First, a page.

We need to find no better example of such self-interestedness than the current liquidity trap, where banks– and everyone else for that matter– hoard capital in a bid to save themselves, thereby digging a deeper hole. Meanwhile, Zimbabweans are suffering even more than we can imagine, not from deflation but from hyperinflation (on top of everything else they have suffered recently), which has created a “Darwinian” struggle for survival, according to the NYT. One does not need human nature or norms to explain self-interested behavior in conditions like these.
There seem to be two potential objections to this (I’m sure you will raise others!). One is that, especially insofar as we are trying to account for American individualism, it seems awkward to attribute it to the fact that America is a resource-scarce environment. The short answer to this is that the culture of individualism reflects the intense status competition of American life; and as a positional good (see Fred Hirsch’s excellent book The Social Limits to Growth), status is an inherently limited (zero-sum) resource. (Put differently, Miller misfires when he focuses on material interest as the locus of individualism). Of course, one might argue that nothing is forcing Americans to engage in status competition, and so our tendency to pursue status must be due, either to natural proclivities or to the kinds of norms that Miller describes. I don’t have the space to develop the point here (I will try to do it in a book I’m slowly writing), but I would argue that this is wrong, and that in fact, the pursuit of status should be seen, in the first instance, as a defensive move, which is necessitated whenever we find ourselves in an environment where resources are allocated on the basis of status, and especially where the failure to attain some status brings about social death (i.e., elimination from certain interactions/contexts). To quickly make the point: while I am willing to believe that most sociologists have no natural need for status, this has little effect on the behavior we see at the ASA (or in the job market, citation patterns, etc.). Such an environment effectively demands status-seeking.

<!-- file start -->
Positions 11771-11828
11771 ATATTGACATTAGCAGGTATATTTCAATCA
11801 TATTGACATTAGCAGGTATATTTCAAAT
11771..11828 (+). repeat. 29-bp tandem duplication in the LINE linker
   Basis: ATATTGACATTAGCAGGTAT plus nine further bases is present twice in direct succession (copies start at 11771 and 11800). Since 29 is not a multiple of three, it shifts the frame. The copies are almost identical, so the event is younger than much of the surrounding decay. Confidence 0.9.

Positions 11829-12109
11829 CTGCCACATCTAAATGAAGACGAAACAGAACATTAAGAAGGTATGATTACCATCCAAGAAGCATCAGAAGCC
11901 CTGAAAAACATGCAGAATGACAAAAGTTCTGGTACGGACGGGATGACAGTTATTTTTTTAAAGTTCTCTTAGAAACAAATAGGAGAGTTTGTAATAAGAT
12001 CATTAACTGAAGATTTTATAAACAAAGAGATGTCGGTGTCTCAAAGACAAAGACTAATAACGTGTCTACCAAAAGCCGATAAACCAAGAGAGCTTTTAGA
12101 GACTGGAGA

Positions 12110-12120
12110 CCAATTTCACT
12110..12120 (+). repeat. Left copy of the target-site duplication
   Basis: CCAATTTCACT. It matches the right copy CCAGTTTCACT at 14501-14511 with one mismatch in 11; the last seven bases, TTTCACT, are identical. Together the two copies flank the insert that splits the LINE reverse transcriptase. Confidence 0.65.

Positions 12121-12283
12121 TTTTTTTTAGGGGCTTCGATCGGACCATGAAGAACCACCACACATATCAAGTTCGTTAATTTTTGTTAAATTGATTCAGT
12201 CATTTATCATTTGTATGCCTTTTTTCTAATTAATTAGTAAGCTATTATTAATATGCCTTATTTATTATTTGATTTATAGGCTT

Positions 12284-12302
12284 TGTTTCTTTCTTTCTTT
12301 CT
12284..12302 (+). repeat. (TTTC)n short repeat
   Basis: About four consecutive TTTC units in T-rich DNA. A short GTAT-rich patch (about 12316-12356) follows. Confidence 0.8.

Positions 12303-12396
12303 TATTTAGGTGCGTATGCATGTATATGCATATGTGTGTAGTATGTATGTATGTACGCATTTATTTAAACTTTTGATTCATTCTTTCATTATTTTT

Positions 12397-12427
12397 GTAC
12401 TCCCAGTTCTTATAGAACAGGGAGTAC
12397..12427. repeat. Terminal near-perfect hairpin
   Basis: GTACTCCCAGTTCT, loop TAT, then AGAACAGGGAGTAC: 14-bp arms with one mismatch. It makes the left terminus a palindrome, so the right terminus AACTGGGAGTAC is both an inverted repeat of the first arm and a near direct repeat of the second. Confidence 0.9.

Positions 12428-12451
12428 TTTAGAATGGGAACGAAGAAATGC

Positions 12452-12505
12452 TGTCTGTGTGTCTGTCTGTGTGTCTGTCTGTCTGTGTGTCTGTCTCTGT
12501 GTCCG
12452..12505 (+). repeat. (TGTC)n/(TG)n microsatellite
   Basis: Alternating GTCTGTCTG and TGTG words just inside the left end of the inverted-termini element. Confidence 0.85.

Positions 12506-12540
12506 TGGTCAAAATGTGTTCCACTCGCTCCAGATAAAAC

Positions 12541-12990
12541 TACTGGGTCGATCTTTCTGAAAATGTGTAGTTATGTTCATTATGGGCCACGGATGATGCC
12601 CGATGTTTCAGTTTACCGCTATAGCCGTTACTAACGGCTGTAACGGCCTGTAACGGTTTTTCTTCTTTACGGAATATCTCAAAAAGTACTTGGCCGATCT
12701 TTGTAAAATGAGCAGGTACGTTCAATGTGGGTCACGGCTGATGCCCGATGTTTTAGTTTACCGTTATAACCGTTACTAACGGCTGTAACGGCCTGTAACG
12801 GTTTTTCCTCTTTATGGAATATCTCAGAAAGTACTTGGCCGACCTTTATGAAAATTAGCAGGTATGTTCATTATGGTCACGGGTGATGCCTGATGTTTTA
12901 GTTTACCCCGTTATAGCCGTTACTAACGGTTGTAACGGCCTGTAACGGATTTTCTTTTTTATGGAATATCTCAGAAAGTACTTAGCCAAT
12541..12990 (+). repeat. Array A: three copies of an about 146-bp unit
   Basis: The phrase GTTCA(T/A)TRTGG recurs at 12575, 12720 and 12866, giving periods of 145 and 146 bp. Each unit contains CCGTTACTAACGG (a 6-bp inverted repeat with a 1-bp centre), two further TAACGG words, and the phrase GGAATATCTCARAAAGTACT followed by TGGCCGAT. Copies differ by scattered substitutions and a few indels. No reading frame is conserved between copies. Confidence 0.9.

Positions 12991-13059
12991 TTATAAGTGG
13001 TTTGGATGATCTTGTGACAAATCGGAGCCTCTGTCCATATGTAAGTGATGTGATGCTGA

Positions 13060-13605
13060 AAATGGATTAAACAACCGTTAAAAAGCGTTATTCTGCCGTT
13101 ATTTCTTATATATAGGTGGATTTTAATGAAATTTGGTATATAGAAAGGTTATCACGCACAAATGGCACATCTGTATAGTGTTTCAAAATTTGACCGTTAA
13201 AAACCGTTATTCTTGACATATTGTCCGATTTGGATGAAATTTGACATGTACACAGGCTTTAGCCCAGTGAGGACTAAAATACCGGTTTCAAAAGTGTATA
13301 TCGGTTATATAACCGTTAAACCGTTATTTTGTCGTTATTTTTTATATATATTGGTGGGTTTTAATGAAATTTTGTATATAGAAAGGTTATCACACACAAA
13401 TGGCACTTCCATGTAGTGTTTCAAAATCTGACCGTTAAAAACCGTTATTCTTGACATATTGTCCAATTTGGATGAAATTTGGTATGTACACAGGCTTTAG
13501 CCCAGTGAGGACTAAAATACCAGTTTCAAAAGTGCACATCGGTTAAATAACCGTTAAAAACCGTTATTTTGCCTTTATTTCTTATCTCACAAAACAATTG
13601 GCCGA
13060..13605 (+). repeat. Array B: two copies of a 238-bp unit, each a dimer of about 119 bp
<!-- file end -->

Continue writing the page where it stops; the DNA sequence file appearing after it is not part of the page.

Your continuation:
The second objection will be addressed in my upcoming post: Why do people– and financial market participants in particular– engage in self-defeating behavior even when environmental factors would seem to discipline them to act self-interestedly? Put differently, why was Cox wrong when he (reasonably, and consistently with Chicago-style economic theory about how regulation is unnecessary) presumed that both market discipline and norms of self-preservation would prevent the investment banks from taking suicidal actions?